Close your eyes! It really is this bright! Ha! Living in 40 feet, we aren’t much into shopping. But this place is just one of those quirky places you gotta at least drive by! Located in Ardmore, between Oklahoma City and Dallas, Cloverleaf is run by self-confessed “junker” Heidi Chapman. Outdoor decor ranges from old carnival rides to several dozen rainbow-colored bicycles. So, if your’e looking for unique shopping, this is your place.
Bowling Art Yard – Nowata
If you’re in the area of Nowata – I mean if you make a point to drive through! Ha! “Bowling Ball Man” Chris Barbee has been transforming his yard with retired bowling balls since 2006. They form a fence, cover a shed, and appear in assorted sculptures. The yard is open to the public during select hours and is located at Country Road 021 Nowata, OK 74048.
Heavener Runestone Park
Located in Heavener, OK this is one of the most unusual historic sites in the South can be found on a mountainside in Oklahoma. Some believe that Vikings came here more than 1,000 years ago and left a sign of their passing carved on the face of a massive boulder. The huge rock, now called the Heavener Runestone, is the centerpiece of the park.
Turner Falls – Davis
Turner Falls is Oklahoma’s tallest waterfall at 77 ft. Visitors can swim near the falls, slide on the water slides or bask in the sun. During summer weekends this place can get busy, but if you time it right, you may be the only ones there! What an unbelievable area. Such a beautiful place to enjoy your day!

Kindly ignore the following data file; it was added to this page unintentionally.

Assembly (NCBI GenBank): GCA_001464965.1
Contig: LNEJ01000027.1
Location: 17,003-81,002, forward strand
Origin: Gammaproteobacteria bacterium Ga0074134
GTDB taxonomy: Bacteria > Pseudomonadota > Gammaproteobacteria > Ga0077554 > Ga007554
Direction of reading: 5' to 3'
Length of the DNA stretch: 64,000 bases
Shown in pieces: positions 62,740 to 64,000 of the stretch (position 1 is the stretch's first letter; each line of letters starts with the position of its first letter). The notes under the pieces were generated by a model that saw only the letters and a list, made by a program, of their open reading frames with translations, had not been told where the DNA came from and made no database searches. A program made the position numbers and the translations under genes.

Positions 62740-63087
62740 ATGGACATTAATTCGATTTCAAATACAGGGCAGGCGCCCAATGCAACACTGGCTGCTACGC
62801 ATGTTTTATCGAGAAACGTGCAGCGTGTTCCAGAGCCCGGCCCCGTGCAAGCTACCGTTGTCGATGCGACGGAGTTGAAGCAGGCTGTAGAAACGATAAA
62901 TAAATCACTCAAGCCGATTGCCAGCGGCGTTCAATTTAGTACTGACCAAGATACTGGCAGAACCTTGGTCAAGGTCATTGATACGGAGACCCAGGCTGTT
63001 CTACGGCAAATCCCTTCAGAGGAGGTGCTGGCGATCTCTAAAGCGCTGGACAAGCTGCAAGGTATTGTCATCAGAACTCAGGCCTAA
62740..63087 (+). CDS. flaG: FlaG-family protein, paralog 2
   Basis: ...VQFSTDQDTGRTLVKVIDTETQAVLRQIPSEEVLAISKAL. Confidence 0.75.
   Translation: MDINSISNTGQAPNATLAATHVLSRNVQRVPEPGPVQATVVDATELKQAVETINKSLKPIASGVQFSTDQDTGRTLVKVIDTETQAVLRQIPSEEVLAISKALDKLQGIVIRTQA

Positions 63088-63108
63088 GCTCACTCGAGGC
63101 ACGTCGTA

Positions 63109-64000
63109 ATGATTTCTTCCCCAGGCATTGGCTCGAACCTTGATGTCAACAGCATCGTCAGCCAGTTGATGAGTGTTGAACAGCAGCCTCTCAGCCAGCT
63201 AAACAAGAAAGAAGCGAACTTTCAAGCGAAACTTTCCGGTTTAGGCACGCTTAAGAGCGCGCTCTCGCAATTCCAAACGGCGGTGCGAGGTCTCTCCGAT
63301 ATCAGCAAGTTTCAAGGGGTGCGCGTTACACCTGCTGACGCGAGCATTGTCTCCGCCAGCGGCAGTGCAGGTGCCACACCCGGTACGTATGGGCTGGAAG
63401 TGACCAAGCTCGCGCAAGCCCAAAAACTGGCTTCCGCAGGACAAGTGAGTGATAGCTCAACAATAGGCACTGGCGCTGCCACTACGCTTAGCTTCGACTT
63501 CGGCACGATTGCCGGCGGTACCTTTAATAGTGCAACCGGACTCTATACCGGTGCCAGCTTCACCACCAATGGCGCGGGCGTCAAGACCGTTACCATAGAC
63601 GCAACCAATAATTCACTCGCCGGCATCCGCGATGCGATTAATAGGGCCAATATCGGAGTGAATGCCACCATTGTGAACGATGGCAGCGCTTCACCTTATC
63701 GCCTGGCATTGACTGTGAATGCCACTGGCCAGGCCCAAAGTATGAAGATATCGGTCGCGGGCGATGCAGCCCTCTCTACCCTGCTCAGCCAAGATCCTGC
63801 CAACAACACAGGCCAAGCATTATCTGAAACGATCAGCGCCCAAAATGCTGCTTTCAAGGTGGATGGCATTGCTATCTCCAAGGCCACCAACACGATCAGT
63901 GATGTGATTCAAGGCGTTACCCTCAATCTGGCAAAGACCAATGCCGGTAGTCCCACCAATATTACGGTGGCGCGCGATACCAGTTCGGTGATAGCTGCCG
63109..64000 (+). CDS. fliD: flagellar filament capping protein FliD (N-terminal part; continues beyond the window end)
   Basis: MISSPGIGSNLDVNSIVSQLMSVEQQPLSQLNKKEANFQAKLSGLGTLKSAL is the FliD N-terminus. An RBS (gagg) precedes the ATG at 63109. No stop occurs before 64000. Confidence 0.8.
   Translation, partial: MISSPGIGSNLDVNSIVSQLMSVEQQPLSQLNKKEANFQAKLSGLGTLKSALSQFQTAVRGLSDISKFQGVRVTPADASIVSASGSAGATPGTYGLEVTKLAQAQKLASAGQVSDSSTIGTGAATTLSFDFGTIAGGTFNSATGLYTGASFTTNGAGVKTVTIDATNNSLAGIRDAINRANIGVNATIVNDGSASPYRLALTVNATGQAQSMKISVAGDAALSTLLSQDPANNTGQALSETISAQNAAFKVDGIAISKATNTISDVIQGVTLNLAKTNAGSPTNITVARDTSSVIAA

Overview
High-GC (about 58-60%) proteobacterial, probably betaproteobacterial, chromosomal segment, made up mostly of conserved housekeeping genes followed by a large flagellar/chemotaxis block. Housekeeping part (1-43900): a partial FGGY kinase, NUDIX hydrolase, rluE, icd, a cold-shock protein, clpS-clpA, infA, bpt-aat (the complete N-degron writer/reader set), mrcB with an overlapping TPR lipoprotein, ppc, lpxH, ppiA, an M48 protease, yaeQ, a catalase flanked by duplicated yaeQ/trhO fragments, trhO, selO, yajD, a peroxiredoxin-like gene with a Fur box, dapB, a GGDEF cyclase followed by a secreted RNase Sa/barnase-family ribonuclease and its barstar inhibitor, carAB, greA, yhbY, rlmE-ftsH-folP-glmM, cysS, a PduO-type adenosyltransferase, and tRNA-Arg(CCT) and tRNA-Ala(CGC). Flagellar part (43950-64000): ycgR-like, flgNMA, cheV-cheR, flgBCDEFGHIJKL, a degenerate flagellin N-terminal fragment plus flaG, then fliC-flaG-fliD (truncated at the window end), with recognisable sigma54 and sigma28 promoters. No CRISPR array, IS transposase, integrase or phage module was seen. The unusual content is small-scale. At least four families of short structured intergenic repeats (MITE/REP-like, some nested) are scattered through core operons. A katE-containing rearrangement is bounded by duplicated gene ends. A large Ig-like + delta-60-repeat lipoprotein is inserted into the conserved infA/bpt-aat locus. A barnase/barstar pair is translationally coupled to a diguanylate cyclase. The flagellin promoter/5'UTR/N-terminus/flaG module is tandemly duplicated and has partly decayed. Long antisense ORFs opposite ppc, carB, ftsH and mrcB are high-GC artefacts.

Located near the city of Lawton and Fort Sill. You have to make a complete day of this place. The scenery is just so relaxing and so beautiful! Medicine Park is a vintage cobblestone resort town in southwestern Oklahoma. It has breathtaking water and waterfalls that run right through town. Besides enjoying its spectacular scenery, you will want to stroll the quaint Cobblestone Row that is filled with shopping, history and small town America. Grab some lunch at historic Old Plantation Inn
Wichita Mountain Wildlife Refuge
Located in Indiahoma. The waterfalls inside Wichita Mountain Wildlife Refuge are amazing and worth the hike back to them. If you are just wanting to drive, don’t worry, you can still drive through the wildlife area and see some of Oklahoma’s breathtaking scenery. I believe there are about 15 hiking trails here. I think all but 3 of them are under 3 miles. Our top pick is the 1 mile Post Oak Falls trail is an easy, scenic, family-friendly hike in the Charon’s Garden portion of the Wichita Mountains Wildlife Refuge. This hike gives epic views of the south side of Elk Mountain. The falls aren’t very big, but they create a scenic oasis in the middle of the granite landscape. Click button below for PDF of map.
Boondocking in Oklahoma
- No Man’s Land Regional Park – Guymon. GPS: 36.67548, -101.467583 | Free dump, and water, and great cell service here! This is a city park, and it is big rig friendly. Restrooms were clean. This is right behind the town information center.
- Sizemore Landing – GPS: 35.71882, -94.96363 – So this isn’t exactly free camping, but for $5 a night, you get a very well maintained paved road in, beautiful view of the lake, and though a few websites say 35 feet max, a 40 foot rig will have no problems here. This is a COE park.
We know your time is valuable, and for you to come spend it in our corner of the internet means a lot to us. Thank you! We hope you enjoyed our post and don’t forget to check out all our other states in this series.